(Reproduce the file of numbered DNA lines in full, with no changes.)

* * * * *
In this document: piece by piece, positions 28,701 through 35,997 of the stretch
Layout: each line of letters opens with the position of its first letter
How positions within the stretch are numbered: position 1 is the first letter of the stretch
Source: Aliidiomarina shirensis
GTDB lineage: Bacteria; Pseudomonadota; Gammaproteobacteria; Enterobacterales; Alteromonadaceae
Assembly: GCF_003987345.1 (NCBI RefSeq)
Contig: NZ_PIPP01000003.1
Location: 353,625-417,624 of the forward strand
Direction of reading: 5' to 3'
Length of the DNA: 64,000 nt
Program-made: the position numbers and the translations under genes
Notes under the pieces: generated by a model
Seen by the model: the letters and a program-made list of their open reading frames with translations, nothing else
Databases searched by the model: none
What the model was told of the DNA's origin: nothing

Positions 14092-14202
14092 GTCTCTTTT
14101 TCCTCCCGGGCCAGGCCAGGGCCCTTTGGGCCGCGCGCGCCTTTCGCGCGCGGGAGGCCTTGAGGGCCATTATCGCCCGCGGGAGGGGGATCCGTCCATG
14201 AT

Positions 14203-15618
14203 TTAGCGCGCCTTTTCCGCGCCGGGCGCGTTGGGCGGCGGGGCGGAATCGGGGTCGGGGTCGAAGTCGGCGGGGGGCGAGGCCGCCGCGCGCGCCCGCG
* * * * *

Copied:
In this document: piece by piece, positions 28,701 through 35,997 of the stretch
Layout: each line of letters opens with the position of its first letter
How positions within the stretch are numbered: position 1 is the first letter of the stretch
Source: Aliidiomarina shirensis
GTDB lineage: Bacteria; Pseudomonadota; Gammaproteobacteria; Enterobacterales; Alteromonadaceae
Assembly: GCF_003987345.1 (NCBI RefSeq)
Contig: NZ_PIPP01000003.1
Location: 353,625-417,624 of the forward strand
Direction of reading: 5' to 3'
Length of the DNA: 64,000 nt
Program-made: the position numbers and the translations under genes
Notes under the pieces: generated by a model
Seen by the model: the letters and a program-made list of their open reading frames with translations, nothing else
Databases searched by the model: none
What the model was told of the DNA's origin: nothing

Positions 14092-14202
14092 GTCTCTTTT
14101 TCCTCCCGGGCCAGGCCAGGGCCCTTTGGGCCGCGCGCGCCTTTCGCGCGCGGGAGGCCTTGAGGGCCATTATCGCCCGCGGGAGGGGGATCCGTCCATG
14201 AT

Positions 14203-15618
14203 TTAGCGCGCCTTTTCCGCGCCGGGCGCGTTGGGCGGCGGGGCGGAATCGGGGTCGGGGTCGAAGTCGGCGGGGGGCGAGGCCGCCGCGCGCGCCCGCG